Friday, August 24, 2007

Why Older Kids Should Still Play with Blocks

After four years of college, and two years of teaching middle school students, it took having my own children to realize that older children should still be playing with blocks! I don't know how many parents actually sit down with their children and build with blocks, but as an adult playing with blocks, I realize the many thinking processes that must occur in order to build anything. Many people recognize that if you stop drawing at a certain age, when you try to draw as an adult, you draw at the level you stopped drawing as a child. Building is the same way! I found it very difficult to build what I wanted to build and realized my brain was using muscles that it remembered using at one time, but hadn't exercised in a while. How enlightening this was!!

So then I began wondering why middle school students- or elementary school students for that matter- aren't given blocks with which to build. Some children are encouraged at home to graduate to more elaborate building materials like erector sets and Girder & Panel. But many children, once entering school, have so much homework and extra-curricular activities to do that they have little time left for simple play. And any time that's left over is often filled with video games and television- hardly the best brain enhancing activities! So if the schools are not incorporating building activities into the very busy day of schooled students, is there a reason? Unfortunately, it is NOT because there isn't enough time. It's because administrators and teachers do not sit down and play blocks with their children, realizing the many benefits of this activity.

The educational system makes changes to standards based on what they think they know. Right now, the trend is to get kids in earlier ("kindergarten"), make them spend more time in school, and cram as much into them as possible in order to pass standardized tests. And unfortunately, because these tests are on paper, most of the training ("learning") is done on paper. Educational researchers who feed their information ("crap") to administrators and teachers are too busy trying to change the wheel rather than stopping for a second and using common sense, or even getting down and playing with blocks now and again.

For similar reasons, art and music programs are disappearing from schools. They "can't afford" them, or so they say, but what they don't realize yet is that we can't NOT afford them. I have a friend who teaches early elementary who has a piano in her classroom. She notices a big difference in math abilities in the students who take piano lessons from her. This is not news, and people have been arguing for years just this point to keep the music and arts programs alive and well in public schools.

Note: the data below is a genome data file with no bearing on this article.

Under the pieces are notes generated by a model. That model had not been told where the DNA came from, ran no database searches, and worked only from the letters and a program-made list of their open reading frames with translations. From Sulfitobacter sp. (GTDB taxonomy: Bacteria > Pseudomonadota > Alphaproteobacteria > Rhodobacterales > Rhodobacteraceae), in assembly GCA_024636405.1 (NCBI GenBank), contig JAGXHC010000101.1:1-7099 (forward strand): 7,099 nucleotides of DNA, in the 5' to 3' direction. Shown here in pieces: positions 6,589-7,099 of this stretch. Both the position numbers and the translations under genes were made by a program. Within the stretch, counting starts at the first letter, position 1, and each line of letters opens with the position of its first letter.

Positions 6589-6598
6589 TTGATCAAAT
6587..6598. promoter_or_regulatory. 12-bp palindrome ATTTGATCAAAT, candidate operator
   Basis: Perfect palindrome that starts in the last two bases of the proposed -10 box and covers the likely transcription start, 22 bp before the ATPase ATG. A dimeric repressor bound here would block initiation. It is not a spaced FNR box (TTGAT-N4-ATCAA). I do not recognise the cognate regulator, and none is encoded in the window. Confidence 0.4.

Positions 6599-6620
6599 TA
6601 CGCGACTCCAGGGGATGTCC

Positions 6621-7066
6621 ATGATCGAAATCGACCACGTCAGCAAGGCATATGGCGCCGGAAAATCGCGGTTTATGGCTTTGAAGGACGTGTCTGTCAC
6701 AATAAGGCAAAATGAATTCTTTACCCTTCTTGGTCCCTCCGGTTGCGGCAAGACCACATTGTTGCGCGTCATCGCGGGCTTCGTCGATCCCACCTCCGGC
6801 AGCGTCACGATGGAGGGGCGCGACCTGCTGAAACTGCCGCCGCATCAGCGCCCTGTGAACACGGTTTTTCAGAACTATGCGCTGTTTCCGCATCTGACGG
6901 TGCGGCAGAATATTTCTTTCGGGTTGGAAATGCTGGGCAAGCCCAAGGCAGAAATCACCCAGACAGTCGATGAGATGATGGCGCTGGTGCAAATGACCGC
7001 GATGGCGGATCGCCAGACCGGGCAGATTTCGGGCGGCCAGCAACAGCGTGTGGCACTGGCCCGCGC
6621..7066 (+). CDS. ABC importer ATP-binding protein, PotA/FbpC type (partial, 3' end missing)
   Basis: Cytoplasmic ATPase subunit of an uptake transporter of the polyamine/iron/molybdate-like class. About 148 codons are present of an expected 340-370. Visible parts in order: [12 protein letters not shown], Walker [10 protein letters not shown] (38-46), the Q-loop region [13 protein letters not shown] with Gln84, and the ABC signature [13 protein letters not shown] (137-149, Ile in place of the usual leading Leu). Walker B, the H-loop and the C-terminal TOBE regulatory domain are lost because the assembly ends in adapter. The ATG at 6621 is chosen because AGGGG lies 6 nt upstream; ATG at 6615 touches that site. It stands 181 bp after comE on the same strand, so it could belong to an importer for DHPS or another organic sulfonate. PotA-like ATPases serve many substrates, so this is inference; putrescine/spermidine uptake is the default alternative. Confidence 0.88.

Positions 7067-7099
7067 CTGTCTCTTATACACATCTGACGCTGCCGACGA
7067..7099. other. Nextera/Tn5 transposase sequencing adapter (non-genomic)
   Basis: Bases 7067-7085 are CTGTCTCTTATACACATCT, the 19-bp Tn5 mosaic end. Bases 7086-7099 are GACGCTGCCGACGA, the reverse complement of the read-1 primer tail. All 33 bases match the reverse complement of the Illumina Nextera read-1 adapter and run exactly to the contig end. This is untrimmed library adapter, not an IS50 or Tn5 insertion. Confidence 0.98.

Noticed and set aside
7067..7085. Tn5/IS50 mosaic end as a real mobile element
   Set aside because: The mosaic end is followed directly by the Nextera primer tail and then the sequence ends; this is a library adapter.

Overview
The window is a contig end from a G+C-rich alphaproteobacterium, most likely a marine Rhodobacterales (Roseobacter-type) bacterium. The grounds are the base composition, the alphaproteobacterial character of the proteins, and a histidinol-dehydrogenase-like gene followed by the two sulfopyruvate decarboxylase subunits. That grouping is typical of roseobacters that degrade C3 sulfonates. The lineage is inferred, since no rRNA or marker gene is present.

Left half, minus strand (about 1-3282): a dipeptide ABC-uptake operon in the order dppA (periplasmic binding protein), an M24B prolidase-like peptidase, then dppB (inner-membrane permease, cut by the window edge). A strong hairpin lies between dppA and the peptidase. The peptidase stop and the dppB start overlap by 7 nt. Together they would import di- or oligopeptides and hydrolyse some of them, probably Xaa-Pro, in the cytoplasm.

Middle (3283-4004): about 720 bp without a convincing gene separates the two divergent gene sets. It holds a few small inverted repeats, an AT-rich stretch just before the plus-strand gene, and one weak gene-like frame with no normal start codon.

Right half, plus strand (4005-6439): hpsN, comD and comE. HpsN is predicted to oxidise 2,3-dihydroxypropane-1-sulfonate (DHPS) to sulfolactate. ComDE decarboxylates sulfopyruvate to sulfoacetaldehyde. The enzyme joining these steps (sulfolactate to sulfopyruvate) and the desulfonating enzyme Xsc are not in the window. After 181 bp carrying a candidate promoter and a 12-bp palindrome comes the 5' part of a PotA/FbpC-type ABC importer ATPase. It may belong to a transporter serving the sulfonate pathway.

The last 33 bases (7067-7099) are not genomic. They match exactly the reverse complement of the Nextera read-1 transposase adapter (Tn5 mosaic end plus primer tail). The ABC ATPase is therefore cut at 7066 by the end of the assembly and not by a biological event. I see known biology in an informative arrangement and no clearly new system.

I wonder how many future architects did not meet their potential because they were stifled by those who are supposed to know better. How many children grew up without the ability to think in a certain way because their blocks were taken away in pre-school? Whether you use simple wooden blocks, Legos, Lincoln Logs, or Tinker Toys, at least one of these (and preferably a variety) should be available for both boys and girls. As parents, we should get down on the floor and play with these toys to demonstrate to our children that you are never too old to build! In addition, when children do play on the computer, incorporate some digital building programs that will help them envision three-dimensional objects on a two-dimensional screen. This will be a necessity when they grow up and find technology in every field imaginable, including architecture, and perhaps your child with his incredibly astute thinking skills will be the next Frank Lloyd Wright!

Wednesday, August 22, 2007

Another Use for Cookie Cutters

Do you have cookie cutters in your kitchen drawers that get used once a year? We don't bake cookies here much, but we do have cookie cutters. One day it occurred to me that they would be useful for keeping food from rolling around on the plate. My daughter likes to help bring plates to the table, and if there are any round foods like peas or grapes, we always lose a few to the floor. Not to mention, if you have just washed grapes and they are wet, keeping them away from the crackers will help you avoid the, "My cracker is soggy!" dilemma. Using cookie cutters to separate foods for picky children is also a good idea. My kids don't care if their foods touch, but I know some do!

Saturday, August 18, 2007

Reasons for Homeschooling

There are some well-accepted and popular reasons for homeschooling. Some are
  • safety concerns,
  • curriculum preferences (a religious curriculum over a secular one),
  • inferior educators in the public schools,
  • unnatural socialization in schools,
  • concerns of indoctrination of our children in schools, and
  • simply recognizing that a parent is the best teacher for his/her child.